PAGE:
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Trilingual urban planner will apply innovation skills as part of Peduto's staff

Debra Lam, chief innovation and performance officer

Debra Lam

Age: 32

Residence: Downtown

Family: Husband, John

Background: Project manager and policy consultant at London-based Arup, a global consulting firm. Her projects included work with the World Bank and cities on several continents.

Education: A graduate of North Hills Senior High School, Lam graduated cum laude from Georgetown University's School of Foreign Service and earned a master's degree in public policy at the University of California, Berkeley. She studied climate change and public policy at Cambridge University in England.

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Tuesday, Dec. 31, 2013, 8:18 p.m.
 

The flooding of Ho Chi Minh City and the damage Hurricane Sandy inflicted on New York and New Jersey carry lessons for Pittsburgh, said Debra Lam.

Among them, she said, is that urban development must be more than sustainable. It needs to be resilient.

“We can't prevent and predict everything. Our challenge is to acknowledge that and increase our ability to not just survive these shocks and stresses, but to thrive in spite of them,” said Lam, who will become Mayor-elect Bill Peduto's chief innovation and performance officer when he takes office on Monday.

Lam, a graduate of North Hills Senior High School in Ross, worked on public policy and urban-planning projects in cities in China, the Philippines, Vietnam, London and New York. She earned degrees from Georgetown University' School of Foreign Service and the University of California at Berkeley. She studied climate change and public policy at the University of Cambridge in England.

It's a ludicrous amount of experience for someone 32 years old.

“This is exactly what Pittsburgh needs — somebody with that international background,” said former Mayor Tom Murphy, who met Lam during a five-day advisory panel organized by the Urban Land Institute. The city is at an inflection point, he said. “Pittsburgh needs to get used to being successful. For years, we've been managing decline. Now we need to manage growth.”

Murphy, who called Lam “remarkably smart and insightful,” recommended her to Peduto, who gave her the job.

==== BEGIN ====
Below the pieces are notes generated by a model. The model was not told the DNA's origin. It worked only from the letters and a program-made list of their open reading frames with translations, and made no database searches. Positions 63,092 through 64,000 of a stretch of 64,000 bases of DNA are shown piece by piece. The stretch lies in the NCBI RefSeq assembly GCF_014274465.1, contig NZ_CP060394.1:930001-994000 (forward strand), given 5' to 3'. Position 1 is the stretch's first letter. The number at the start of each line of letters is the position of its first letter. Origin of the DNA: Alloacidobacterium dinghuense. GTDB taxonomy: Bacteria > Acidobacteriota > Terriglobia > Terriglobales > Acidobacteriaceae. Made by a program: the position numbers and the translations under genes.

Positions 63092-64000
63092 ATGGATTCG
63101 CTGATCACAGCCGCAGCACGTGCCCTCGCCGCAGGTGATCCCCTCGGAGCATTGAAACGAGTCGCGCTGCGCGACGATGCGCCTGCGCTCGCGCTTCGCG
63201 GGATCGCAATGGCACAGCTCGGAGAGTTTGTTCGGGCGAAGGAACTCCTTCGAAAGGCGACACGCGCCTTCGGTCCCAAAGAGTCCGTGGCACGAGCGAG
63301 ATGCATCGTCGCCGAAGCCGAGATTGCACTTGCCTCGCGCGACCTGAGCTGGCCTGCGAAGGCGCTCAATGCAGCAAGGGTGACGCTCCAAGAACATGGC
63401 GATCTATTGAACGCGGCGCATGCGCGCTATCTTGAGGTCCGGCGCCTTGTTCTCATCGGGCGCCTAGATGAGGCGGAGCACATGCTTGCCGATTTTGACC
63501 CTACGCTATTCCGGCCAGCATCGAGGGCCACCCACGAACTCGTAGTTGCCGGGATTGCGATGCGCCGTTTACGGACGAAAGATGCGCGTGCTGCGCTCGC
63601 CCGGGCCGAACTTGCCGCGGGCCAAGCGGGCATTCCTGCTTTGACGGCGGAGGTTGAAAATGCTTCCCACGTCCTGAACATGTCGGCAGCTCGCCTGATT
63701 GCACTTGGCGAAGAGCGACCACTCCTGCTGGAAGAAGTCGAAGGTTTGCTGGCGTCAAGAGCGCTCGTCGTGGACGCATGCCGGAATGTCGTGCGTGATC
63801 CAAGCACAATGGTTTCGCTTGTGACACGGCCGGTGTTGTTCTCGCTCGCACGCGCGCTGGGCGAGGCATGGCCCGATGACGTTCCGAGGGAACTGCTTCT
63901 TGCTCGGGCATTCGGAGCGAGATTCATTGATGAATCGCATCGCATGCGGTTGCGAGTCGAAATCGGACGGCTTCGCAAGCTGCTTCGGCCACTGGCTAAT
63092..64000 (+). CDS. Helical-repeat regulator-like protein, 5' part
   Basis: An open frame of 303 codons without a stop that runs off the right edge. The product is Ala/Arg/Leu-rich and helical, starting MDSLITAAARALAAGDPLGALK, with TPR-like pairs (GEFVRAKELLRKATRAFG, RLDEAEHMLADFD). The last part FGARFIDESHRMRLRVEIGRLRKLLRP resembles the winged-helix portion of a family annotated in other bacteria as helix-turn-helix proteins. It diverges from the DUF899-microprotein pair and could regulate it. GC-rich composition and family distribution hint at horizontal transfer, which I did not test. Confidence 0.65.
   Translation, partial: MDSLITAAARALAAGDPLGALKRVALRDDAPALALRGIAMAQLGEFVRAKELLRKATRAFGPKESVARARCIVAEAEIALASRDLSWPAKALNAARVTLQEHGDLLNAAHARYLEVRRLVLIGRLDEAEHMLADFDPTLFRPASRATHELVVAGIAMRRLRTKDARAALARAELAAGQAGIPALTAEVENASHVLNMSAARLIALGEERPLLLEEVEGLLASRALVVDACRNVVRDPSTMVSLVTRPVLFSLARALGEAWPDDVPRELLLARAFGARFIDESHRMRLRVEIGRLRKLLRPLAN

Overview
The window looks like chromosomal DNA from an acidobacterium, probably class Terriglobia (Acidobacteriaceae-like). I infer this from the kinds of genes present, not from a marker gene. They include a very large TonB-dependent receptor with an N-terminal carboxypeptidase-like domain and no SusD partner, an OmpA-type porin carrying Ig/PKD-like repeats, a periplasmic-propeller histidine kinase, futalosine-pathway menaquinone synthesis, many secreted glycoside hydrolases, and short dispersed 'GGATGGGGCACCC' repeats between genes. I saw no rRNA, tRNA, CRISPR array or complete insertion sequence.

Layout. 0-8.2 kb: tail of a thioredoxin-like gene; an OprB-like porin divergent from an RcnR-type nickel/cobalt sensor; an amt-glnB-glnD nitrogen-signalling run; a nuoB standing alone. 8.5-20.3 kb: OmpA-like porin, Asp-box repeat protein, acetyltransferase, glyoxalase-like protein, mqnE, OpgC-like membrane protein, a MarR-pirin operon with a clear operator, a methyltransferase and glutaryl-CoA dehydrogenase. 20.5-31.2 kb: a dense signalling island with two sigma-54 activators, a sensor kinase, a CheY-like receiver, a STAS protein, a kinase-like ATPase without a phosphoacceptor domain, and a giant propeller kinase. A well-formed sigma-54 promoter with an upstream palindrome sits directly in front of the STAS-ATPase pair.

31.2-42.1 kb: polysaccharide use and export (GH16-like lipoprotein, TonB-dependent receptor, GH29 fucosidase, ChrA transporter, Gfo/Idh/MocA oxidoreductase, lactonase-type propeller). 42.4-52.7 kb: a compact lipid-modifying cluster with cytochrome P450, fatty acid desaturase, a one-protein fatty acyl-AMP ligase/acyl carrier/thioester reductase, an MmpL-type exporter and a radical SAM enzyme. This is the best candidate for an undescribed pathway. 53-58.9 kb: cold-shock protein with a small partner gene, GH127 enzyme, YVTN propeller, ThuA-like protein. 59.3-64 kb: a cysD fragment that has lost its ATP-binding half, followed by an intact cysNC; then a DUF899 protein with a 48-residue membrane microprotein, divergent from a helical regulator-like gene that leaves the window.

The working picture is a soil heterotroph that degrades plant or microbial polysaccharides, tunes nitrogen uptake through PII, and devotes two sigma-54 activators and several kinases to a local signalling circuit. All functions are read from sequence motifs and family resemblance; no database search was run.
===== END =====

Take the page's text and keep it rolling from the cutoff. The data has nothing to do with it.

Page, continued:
The position comes with a broad, open-ended description that says she will manage city government's “technology, sustainability, performance and innovation functions,” including oversight of the 311 system, city finances and the information technology department.

Trilingual, Lam learned Cantonese from her parents, who emigrated from Hong Kong to the United States and speak the language at home. While enrolled at Georgetown, she studied abroad in China and Taiwan and learned Mandarin.

The result: “I speak Cantonese with an American accent and Mandarin with a Cantonese accent,” she said.

After graduate school, Lam joined the London-based engineering and public-policy consulting firm Arup.

“It's a really innovative and creative organization that really focuses on shaping a better world. During my time there, I was exposed to a lot of really great projects, really challenging projects,” Lam said. Her colleagues — “the best of the best” — forced Lam to “learn very quickly. You have to, to keep up.”

Arup projects took her around the world, but her work always ended short of the finish line. The task of enacting her plans fell to the city officials with whom she worked.

“It's very challenging to implement something. Very challenging. I think it's something that's been missing in ... what I've done. It's something I very much want to do,” Lam said. “I don't get to see the complete life cycle. Ultimately, you need to be accountable.”

Pittsburgh has experienced a range of urban-engineering experiments. Successful efforts, such as the establishment of Point State Park, help define the city. Others, such as the razing of the historic heart of the North Side's Allegheny City to build Allegheny Center, engendered an enduring bitterness.

“It's really important to engage communities, to understand the local context,” Lam said. “When you're talking about urban planning, you should be trying to improve the quality of life for the city and its residents.”

Problems arise when planners view cities as perfectable, she said.

“It's not going to be an end state. It's going to be a constant, evolving process.”

Mike Wereschagin is a Trib Total Media staff writer. Reach himat 412-320-7900 or mwereschagin@tribweb.com.

 

 

 
 


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